Often, entrepreneurs have a more difficult time than necessary not because they lack the intelligence to run a successful business, but because they lack basic foundational knowledge that modern business frameworks require them to have. Pursuing an MBA not only provides future business owners this background knowledge, but ensures they know how to manipulate and apply it in a practical setting.
No Network, No Momentum
[pullquote]”Let’s face it. In the world of business — and the world in general — who you know trumps what you know and how well you know it almost ten times out of ten.”[/pullquote]Let’s face it. In the world of business — and the world in general — who you know trumps what you know and how well you know it almost ten times out of ten. Even if you can learn the foundational material on your own, and even if you need no help to solve every case study you come across with perfect acumen, you still cannot start a business without support, customers, and people to help you hone your plans going forward.
As unfortunate as it very well may be, even revolutionary ideas don’t come with a way into the market. Neither do they come with funding or advisors. And while it may be possible to secure these things on your own, doing so requires more money than most entrepreneurs have to spend, and more effort than they probably have the time to put in.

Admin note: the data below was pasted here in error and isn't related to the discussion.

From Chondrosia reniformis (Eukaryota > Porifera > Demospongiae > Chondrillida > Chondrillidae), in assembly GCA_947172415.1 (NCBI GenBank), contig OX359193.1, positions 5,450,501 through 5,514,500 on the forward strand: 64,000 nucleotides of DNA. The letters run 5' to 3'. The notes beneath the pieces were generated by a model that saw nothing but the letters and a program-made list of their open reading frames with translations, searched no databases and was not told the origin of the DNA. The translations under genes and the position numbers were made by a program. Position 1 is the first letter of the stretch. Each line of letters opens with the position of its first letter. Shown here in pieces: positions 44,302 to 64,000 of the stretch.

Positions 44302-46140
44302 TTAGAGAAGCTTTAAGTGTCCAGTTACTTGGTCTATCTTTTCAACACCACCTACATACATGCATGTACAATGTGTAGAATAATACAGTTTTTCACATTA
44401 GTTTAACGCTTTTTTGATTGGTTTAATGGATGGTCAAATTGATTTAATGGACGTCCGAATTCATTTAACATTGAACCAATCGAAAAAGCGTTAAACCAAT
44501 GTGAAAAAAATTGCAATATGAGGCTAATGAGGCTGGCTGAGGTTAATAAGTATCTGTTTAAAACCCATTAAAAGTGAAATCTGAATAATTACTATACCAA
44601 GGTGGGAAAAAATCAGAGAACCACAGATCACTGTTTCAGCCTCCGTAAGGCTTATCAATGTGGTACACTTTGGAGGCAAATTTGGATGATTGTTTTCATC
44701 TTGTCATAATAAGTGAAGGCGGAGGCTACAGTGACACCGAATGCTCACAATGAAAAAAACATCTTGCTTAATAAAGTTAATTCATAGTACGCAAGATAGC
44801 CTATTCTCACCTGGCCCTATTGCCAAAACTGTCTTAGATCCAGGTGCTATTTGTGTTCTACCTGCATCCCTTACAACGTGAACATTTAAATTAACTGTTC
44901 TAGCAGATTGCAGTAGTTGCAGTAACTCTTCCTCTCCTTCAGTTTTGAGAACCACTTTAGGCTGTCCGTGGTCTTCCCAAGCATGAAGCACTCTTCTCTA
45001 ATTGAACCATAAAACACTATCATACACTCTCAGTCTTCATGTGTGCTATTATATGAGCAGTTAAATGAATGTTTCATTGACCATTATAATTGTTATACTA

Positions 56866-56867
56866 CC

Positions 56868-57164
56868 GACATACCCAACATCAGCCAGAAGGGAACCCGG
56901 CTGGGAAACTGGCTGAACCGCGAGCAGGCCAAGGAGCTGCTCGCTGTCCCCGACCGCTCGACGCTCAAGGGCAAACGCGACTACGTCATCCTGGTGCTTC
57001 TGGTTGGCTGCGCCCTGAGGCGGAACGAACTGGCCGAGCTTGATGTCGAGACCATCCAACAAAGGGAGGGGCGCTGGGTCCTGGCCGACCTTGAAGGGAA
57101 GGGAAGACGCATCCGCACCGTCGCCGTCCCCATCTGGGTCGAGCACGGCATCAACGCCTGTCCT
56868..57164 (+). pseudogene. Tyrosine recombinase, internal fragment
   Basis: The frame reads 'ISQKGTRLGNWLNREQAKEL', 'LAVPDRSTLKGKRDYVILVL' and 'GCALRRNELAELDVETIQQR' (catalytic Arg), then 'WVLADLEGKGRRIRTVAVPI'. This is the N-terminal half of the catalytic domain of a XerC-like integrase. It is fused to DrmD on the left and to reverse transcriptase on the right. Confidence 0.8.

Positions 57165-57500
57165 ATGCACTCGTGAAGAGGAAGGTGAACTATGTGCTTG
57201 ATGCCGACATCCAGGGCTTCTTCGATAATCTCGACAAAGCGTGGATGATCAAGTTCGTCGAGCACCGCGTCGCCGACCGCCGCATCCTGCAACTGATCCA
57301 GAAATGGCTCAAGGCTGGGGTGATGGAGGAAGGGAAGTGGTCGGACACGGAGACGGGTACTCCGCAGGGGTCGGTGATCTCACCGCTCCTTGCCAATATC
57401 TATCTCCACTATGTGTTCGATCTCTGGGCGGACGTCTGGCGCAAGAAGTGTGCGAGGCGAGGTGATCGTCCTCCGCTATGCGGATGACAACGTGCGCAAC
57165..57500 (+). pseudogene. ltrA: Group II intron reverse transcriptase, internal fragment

Business students, simply by virtue of being around established business-people and peers with similar ambitions, develop a network of such resources almost without trying. Many MBA students start their own businesses right off the bat these days. Far fewer independent entrepreneurs can say the same.
Before You Jump From a Plane, Check Your Chute
Finally, consider the lucrative career options available to MBA grads whose startups either stagnate or go belly-up. It’s a fact that success is almost invariably preceded by failure, and taking the time to get an MBA helps mitigate the damage those setbacks can do.
In addition, time spent in the world of established companies helps expand one’s network and knowledge of how strong companies function. For many aspiring entrepreneurs, this little boost is just what their independent business plans needed to get off the ground.
This article has been edited and condensed.
Simon Crompton is a freelance journalist and entrepreneur, who spends the majority of his time blogging about business startups and consulting on web development. He has launched multiple online companies. He is also a dedicated follower of fashion, and has written for the Financial Times and GQ. Connect with @PermanentStle on Twitter.
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